the hugely successful Bolton Manager Sam Allardyce to transform its underperforming stars

He brough his own results orientated approach to St James’ part

He soon found himself swamped with supporters’ furty

The Newcastle way (their culture) was for bright, attacking, flair football.

Sam did not last long

Page 14: Organisational  Culture

Changing the culture For the CEO to change the culture he will need buy in

from the employees He will need to make them understand that there is a

need for change If they don’t believe change is necessary they will not be

committed to it They will need to really believe that it is going to happen They will need to hear a clear and consistent message They will need to see everyone living up to it

If for example part of the change is to cut costs and they see the CEO driving a brand new BMW they will not believe in it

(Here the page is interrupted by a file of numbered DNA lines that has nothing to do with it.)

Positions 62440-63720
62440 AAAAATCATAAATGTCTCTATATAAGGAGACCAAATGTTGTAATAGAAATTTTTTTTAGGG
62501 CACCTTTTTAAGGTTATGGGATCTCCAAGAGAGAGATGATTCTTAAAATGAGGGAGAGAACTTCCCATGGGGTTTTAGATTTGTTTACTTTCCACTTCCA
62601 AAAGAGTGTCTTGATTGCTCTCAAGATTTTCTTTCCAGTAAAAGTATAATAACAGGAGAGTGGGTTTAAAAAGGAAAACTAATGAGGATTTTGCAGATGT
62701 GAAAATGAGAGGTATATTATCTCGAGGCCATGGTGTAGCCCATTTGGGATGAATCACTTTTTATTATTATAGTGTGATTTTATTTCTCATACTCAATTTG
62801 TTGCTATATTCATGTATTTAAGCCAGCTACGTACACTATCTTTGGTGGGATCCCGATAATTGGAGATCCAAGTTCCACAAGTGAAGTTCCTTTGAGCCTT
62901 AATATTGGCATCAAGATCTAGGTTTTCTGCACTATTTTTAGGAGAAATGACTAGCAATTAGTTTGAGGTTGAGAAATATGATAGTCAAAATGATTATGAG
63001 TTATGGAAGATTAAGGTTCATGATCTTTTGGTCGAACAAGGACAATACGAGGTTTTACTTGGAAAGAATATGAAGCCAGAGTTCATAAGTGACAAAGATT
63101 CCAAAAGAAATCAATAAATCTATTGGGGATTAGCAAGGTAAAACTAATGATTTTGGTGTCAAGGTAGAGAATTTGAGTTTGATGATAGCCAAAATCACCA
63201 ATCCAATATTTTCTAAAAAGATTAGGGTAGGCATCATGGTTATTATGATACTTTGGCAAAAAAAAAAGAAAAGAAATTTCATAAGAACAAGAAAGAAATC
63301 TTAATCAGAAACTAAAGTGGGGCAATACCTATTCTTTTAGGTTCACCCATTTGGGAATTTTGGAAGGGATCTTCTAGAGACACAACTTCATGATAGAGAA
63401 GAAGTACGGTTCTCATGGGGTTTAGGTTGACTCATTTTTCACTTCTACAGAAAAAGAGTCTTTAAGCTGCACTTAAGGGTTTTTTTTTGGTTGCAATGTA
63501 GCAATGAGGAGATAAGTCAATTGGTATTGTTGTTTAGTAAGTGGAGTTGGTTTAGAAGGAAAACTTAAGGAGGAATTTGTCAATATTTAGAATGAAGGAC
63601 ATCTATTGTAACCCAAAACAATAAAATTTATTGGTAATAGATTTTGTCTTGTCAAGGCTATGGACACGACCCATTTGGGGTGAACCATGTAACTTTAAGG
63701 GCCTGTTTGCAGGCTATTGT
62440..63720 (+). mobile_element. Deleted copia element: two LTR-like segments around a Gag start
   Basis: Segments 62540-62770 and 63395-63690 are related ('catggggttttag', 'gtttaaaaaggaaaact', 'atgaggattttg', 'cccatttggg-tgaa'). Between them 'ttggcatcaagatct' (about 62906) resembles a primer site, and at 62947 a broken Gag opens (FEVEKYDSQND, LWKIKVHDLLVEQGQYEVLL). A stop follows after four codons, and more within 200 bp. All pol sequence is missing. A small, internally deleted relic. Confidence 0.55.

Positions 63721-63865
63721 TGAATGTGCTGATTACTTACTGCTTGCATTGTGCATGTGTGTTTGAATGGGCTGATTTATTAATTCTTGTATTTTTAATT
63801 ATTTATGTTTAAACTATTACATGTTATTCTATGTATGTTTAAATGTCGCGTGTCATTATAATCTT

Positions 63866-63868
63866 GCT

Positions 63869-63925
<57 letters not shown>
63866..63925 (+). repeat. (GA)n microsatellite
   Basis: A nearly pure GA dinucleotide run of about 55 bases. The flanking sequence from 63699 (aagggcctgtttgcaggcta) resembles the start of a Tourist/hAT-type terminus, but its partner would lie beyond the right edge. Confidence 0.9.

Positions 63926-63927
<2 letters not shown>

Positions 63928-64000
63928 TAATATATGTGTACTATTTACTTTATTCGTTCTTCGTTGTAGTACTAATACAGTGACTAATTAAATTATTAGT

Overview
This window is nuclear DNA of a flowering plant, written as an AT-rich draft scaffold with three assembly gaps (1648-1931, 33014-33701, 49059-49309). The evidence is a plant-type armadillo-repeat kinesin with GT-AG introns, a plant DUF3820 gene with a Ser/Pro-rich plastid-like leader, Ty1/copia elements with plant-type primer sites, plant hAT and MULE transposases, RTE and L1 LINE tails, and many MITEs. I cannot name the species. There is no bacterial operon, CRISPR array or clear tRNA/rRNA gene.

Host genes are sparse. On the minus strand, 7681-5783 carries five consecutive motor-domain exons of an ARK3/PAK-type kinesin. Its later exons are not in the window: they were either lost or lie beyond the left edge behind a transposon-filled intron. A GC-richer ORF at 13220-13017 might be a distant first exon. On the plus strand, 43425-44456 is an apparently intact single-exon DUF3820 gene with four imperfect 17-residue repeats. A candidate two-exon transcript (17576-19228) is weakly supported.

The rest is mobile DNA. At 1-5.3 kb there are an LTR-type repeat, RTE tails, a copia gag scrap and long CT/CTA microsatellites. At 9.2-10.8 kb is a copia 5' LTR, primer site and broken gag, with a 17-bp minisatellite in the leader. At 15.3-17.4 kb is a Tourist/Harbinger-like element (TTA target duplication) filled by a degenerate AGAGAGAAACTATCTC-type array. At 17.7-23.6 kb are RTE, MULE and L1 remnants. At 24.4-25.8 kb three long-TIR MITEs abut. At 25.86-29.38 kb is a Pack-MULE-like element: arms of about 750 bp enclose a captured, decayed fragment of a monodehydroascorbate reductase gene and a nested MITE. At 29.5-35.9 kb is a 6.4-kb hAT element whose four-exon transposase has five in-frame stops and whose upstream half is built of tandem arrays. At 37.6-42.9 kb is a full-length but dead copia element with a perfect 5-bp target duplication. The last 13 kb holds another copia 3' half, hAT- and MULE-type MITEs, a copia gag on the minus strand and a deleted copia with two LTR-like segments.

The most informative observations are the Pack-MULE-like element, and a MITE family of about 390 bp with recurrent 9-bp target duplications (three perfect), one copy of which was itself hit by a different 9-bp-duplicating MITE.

He will need to look at changing every part of the cultural web

He will need to keep showing the employees evidence of change

He will need to find ways of pacifying the resistors Culture takes a long time to evolve and a very long time

to change

Page 15: Organisational  Culture

Culture change is hard – most attempts encounter problems & resistance

Source: Booz & Co Perspective on Organizational Culture Change

Page 16: Organisational  Culture

Evaluation Business leaders make lots of claims

about culture among their staff They use words like ‘positive’, ‘can do’,

and ‘entrepreneurial’ Does the fact that the leader is saying it

make it true? No! The leader will never admit that his staff

are lazy, negative or bureaucratic A well-judged answer about culture will

look beyond the hype and search for the evidence

Is there evidence that staff suggestions are welcome and valuable?

Is there evidence that mistakes are seen as learning experiences?

Is there evidence that the staff love their job and look forward to coming to work?